School's out for the summer but school zone safety is always a top concern for law enforcement, civic leaders and, perhaps to the greatest extent, parents and students. Beyond the crimes that can occur within school buildings, there is a need to keep the surrounding areas safe as well.
Speed enforcement is a major challenge in the school zones, with most offenses occurring at drop off and pick up times, resulting in increased risk of injury to students.
According to a 2016 report by Safe Kids Worldwide, there has been a 13% increase in school zone pedestrian deaths since 2013. On average, there are five teen pedestrian deaths every week in the U.S. in school zones. Unsafe speed, distracted drivers and failure to stop are among the top factors.
Another challenge is knowing what vehicles have permission to enter campus and which ones do not. This is particularly difficult for schools with limited staff and resources.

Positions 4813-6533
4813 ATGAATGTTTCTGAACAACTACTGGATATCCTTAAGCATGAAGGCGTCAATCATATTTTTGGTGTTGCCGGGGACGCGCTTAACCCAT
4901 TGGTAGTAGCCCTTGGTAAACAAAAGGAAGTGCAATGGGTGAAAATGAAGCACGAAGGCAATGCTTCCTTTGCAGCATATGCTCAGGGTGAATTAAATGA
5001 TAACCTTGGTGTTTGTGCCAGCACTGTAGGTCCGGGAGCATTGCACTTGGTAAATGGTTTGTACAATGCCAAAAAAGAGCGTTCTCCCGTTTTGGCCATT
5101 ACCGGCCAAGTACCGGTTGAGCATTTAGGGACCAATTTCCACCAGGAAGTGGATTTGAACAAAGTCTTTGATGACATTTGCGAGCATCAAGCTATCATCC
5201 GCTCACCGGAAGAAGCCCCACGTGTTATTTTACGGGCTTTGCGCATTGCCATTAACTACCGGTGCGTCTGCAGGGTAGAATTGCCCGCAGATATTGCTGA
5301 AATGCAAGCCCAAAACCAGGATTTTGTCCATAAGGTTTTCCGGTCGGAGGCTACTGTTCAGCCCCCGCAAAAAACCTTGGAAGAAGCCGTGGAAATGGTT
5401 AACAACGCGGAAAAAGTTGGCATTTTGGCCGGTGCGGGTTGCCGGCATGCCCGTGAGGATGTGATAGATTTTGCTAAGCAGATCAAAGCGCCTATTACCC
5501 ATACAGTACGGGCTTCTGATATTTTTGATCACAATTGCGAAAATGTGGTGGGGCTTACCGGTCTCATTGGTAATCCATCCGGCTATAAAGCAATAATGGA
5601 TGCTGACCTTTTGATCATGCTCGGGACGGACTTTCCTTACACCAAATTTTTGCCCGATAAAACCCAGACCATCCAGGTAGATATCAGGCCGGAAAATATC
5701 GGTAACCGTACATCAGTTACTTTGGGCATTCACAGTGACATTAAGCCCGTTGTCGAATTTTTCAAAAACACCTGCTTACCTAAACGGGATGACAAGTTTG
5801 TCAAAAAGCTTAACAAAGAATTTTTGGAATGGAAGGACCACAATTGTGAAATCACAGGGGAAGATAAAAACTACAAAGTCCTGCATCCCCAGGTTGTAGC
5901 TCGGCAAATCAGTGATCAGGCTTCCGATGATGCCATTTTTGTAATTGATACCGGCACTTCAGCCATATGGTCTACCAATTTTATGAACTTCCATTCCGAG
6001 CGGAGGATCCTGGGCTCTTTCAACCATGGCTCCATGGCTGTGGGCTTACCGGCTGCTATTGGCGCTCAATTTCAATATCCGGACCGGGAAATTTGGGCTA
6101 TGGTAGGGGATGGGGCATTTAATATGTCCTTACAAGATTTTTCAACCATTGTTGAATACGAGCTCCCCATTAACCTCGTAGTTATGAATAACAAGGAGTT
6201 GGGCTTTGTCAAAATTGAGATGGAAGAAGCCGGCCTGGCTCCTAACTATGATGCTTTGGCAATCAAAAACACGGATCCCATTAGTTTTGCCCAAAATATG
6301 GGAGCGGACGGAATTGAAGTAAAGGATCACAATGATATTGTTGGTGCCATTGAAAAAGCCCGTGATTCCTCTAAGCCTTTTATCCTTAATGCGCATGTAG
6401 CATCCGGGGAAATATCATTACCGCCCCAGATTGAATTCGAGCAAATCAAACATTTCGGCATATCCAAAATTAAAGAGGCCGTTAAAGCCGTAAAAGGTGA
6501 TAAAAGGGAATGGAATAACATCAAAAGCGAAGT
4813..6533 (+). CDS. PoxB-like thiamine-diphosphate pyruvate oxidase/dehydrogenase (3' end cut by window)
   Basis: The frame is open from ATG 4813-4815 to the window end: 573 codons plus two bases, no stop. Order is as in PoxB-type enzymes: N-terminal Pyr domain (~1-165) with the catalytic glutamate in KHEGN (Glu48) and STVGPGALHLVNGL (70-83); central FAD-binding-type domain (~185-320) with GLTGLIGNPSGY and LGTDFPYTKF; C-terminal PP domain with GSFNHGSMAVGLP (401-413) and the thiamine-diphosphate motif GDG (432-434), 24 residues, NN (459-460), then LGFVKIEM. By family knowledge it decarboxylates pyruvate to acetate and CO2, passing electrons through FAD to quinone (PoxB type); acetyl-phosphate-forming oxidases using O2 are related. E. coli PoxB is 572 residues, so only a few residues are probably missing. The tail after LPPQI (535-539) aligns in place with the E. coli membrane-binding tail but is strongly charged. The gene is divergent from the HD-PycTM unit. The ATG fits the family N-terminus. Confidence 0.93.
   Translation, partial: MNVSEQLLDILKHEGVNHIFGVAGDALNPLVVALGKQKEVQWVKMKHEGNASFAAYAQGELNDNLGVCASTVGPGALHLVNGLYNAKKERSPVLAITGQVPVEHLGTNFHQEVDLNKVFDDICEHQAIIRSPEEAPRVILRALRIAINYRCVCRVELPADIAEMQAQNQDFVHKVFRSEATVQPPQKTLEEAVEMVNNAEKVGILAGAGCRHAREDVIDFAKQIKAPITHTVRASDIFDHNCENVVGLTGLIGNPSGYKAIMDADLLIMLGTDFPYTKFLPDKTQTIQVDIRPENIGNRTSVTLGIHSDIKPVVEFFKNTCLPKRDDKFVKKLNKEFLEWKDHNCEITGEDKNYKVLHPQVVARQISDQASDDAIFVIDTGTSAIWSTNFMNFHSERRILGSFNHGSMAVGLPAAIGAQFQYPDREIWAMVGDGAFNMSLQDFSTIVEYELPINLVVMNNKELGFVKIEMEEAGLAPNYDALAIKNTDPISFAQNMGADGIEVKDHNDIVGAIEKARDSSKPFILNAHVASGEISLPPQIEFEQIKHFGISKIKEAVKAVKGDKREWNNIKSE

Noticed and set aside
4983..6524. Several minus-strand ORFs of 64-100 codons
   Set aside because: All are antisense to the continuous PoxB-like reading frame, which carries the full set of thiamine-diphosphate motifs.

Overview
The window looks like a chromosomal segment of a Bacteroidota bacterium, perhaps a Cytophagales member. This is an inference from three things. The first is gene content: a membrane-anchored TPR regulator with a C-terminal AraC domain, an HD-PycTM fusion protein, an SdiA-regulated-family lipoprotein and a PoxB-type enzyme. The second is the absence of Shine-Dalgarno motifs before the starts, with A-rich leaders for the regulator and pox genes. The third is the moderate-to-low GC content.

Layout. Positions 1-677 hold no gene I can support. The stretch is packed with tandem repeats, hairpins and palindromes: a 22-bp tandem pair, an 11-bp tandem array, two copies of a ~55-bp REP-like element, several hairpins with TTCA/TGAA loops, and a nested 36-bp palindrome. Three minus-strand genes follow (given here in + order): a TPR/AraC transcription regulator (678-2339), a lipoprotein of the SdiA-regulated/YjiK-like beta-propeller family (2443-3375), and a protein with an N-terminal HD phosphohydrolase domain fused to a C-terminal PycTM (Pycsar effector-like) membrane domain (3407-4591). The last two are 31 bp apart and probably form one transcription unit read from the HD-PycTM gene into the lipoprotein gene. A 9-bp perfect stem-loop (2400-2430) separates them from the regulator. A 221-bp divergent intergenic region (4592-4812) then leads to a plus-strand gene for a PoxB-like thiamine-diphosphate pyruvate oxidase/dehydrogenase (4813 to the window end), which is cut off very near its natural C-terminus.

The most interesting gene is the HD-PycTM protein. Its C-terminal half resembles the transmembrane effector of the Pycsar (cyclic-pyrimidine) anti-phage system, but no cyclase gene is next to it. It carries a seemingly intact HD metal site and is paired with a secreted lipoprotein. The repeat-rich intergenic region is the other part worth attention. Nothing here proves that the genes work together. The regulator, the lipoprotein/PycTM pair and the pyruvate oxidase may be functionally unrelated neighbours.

It is no wonder school administrators are turning to technology to increase safety in school zones.
License plate readers (such as the ELSAG F3) that are mounted near the entrances and exits of a school capture the plate numbers of passing vehicles in any weather, day and night. This data is instantly compared against white lists and hot lists. For example, a white list could be comprised of every vehicle allowed on campus. If a vehicle tries to enter that is not on the list, an alert is sent instantly to the police for immediate interdiction. Hot lists contain suspect vehicles, sex offender lists and watch lists.
Fixed cameras in school zones can also alert law enforcement by measuring the vehicle’s speed between two fixed points. An alert is sent in real time to the ticketing officer waiting outside the speed zone.
Keeping school zones safe is a tremendous challenge for school districts and law enforcement. Leveraging technology like the F3 fixed license plate reader is just one way to increase safety.
To find out more ways license plate readers reduce vehicle-related crime, download this free tip sheet: